Some websites are using automatic algorithms to provide content, but recent events at social networking giant Facebook have questioned the wisdom of this.
Facebook’s Trending feature, which provides popular news items, used to be created by humans. Recently, however, Facebook got rid of its trending staff and decided to entrust the job to artificial intelligent algorithms, or robots.
A Facebook spokesman commenting on their changes to the trending features said:
“A more algorithmically driven process allows us to scale Trending to cover more topics and make it available to more people globally over time.”
The result was far from ideal. Some Facebook users were greeted with a link to a video of a man having sex with a hamburger (whether or not they previously expressed an interest in either hamburgers or sex). Other items featured headlines containing obscene words. When the feeds were monitored by humans, obscenities were removed, but the robots had not been programmed to recognise offensive content.
The vast majority of web content is written and edited by humans, including this piece you’re reading right now (hello!). Will this change in the future?
It is common practice to regularly add content to a website in the form of news, articles and blog posts. If a business finds a news story relevant to its market area then content based on the news story can be used.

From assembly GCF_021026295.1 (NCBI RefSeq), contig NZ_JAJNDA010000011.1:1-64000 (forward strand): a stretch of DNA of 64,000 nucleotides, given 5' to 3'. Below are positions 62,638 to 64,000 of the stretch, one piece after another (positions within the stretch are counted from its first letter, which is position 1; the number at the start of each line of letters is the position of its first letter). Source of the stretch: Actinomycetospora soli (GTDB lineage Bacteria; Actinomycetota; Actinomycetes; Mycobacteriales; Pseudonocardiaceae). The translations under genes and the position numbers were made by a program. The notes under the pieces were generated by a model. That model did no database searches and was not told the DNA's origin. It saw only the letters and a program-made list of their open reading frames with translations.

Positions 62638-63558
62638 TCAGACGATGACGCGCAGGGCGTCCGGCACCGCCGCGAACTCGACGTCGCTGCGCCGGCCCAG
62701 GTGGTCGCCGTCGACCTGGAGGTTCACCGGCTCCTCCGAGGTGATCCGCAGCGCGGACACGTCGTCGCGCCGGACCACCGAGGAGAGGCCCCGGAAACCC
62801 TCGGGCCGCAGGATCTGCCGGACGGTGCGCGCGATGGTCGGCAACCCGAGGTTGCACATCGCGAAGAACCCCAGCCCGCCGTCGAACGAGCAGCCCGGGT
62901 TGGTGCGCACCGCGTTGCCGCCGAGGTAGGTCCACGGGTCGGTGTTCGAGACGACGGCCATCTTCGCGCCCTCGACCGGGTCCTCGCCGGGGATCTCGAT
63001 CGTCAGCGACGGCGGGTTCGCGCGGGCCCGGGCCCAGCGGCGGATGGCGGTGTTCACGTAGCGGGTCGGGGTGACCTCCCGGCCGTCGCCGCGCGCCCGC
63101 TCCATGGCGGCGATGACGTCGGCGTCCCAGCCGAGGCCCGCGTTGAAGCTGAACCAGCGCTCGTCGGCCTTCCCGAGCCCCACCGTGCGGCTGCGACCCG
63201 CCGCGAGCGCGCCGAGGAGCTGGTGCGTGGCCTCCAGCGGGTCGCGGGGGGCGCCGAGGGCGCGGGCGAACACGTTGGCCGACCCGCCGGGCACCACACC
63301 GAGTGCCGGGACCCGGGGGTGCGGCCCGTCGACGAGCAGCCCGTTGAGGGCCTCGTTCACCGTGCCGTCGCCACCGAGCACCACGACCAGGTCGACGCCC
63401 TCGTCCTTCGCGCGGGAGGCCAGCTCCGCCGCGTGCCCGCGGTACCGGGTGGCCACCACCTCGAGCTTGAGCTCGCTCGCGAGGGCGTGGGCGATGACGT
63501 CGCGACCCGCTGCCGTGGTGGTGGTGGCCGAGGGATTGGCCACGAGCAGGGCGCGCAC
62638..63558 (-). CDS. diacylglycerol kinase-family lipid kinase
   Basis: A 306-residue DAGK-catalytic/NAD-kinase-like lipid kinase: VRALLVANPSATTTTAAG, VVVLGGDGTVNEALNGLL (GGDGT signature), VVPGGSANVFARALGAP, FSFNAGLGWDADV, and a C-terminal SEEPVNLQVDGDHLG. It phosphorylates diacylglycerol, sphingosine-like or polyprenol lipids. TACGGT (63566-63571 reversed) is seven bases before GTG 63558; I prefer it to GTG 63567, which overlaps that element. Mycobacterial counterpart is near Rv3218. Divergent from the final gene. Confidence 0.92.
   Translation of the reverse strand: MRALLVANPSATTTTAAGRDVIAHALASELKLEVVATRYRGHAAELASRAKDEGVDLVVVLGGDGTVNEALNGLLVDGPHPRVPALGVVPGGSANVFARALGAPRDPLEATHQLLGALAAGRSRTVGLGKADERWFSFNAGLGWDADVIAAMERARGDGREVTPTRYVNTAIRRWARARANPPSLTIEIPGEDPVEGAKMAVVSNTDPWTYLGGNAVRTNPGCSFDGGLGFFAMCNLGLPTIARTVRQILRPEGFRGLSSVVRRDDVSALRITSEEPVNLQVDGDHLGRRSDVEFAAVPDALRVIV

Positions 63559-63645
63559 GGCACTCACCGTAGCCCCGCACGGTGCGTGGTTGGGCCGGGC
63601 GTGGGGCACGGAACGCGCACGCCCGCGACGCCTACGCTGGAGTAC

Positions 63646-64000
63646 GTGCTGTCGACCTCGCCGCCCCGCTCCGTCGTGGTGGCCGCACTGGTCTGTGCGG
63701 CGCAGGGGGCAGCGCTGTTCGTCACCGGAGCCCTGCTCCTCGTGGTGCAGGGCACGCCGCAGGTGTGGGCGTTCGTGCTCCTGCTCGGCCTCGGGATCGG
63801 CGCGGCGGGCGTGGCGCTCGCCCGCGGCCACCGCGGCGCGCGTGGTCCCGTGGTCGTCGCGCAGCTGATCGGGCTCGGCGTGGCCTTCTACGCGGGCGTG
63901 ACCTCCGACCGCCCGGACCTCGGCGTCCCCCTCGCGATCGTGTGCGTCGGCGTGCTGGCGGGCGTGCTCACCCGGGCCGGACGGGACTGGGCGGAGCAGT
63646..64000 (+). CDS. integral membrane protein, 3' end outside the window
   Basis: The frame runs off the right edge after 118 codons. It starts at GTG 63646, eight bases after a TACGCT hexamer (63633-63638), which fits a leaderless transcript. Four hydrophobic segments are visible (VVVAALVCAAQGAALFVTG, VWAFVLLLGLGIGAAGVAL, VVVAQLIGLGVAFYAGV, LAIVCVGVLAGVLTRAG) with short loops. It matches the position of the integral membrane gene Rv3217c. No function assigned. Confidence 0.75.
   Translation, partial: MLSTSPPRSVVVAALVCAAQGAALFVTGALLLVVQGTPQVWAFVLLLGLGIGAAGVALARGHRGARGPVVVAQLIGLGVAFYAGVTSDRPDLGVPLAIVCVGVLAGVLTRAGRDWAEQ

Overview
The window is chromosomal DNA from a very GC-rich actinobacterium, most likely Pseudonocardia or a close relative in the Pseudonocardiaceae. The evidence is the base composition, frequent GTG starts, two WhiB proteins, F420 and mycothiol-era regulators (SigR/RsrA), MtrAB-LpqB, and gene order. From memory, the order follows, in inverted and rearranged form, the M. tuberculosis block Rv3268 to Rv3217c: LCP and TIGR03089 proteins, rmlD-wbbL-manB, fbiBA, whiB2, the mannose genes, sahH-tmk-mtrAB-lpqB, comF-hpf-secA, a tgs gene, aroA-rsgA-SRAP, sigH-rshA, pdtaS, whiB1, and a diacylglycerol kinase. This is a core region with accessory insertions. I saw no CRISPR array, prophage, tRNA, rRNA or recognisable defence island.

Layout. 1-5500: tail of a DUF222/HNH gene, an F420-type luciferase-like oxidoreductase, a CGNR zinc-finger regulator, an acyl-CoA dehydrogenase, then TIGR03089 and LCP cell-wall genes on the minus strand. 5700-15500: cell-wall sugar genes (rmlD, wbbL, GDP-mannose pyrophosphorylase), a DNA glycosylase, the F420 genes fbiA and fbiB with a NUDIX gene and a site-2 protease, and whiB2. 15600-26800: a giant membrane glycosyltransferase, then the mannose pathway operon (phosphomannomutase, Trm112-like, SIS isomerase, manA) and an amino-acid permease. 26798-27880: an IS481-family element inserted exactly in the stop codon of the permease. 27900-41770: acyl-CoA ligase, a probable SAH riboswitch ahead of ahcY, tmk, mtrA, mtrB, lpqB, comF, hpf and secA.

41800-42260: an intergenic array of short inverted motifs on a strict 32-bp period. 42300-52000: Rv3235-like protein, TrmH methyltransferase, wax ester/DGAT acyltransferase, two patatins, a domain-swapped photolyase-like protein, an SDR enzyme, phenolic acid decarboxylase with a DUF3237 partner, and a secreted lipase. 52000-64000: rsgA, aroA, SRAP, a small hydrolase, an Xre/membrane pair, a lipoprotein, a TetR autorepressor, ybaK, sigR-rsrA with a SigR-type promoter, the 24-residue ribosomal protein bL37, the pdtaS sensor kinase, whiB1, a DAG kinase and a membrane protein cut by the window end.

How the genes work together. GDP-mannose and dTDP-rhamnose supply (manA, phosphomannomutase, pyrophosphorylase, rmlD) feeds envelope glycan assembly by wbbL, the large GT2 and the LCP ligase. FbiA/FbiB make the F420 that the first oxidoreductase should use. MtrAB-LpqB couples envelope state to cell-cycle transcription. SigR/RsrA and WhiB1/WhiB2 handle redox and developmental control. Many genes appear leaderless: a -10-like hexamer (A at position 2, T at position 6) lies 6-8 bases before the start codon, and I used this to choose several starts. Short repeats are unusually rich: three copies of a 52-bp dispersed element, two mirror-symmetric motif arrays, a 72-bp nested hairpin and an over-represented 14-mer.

It is not advisable to simply cut and paste the article onto a business website as Google will flag this up as duplicate content and penalise the website in its search engine rankings. Copying, or plagiarising, can also open up the website to a charge of copyright infringement by the original publisher of the news story. The way around this is to rewrite the content using different words so that the gist of the news item remains. Google will not regard this as duplicate content so long as it is sufficiently rewritten.
There are several online services that will rewrite content for you. WordAi, for example, claims that it can “automatically create human quality content.” It says that it “uses artificial intelligence to automatically rewrite your article with the same readability as a human.”
Hmmm… I doubt that.
For a number of years there have been different types of article spinning software that produces several versions of the same article, but the results read as if the articles were written by someone just learning English for the first time, and not a native speaker. As AI gets more intelligent, this is changing.
Wix ADI is a system that designs websites automatically. It searches the internet for specific information suitable for a user’s website and then designs a site around the content it finds. Wix claims that it “empowers” rather than replace web designers. Its website does not make it clear how the content avoids duplicate content issues. Perhaps it doesn’t. As the base offering from Wix is free, you can expect to get what you pay for and, in some cases, still feel overcharged.
Automated Insights is a website that creates reports and news items based on the data contained in spreadsheets. For example, if you have a spreadsheet of sales data for your company, Automated Insights will create a news report about how well your company is doing.
The example of Facebook shows that robots should not be let loose and trusted to provide content for a website. Artificial intelligence can play a role in content provision, and even web design, providing that there is a human editor and designer to oversee the system who can tidy up the grammar and layout.
You also need humans to make sure that offensive material does not automatically appear on a company website, as this could end up on social media and damage your brand for many years to come.
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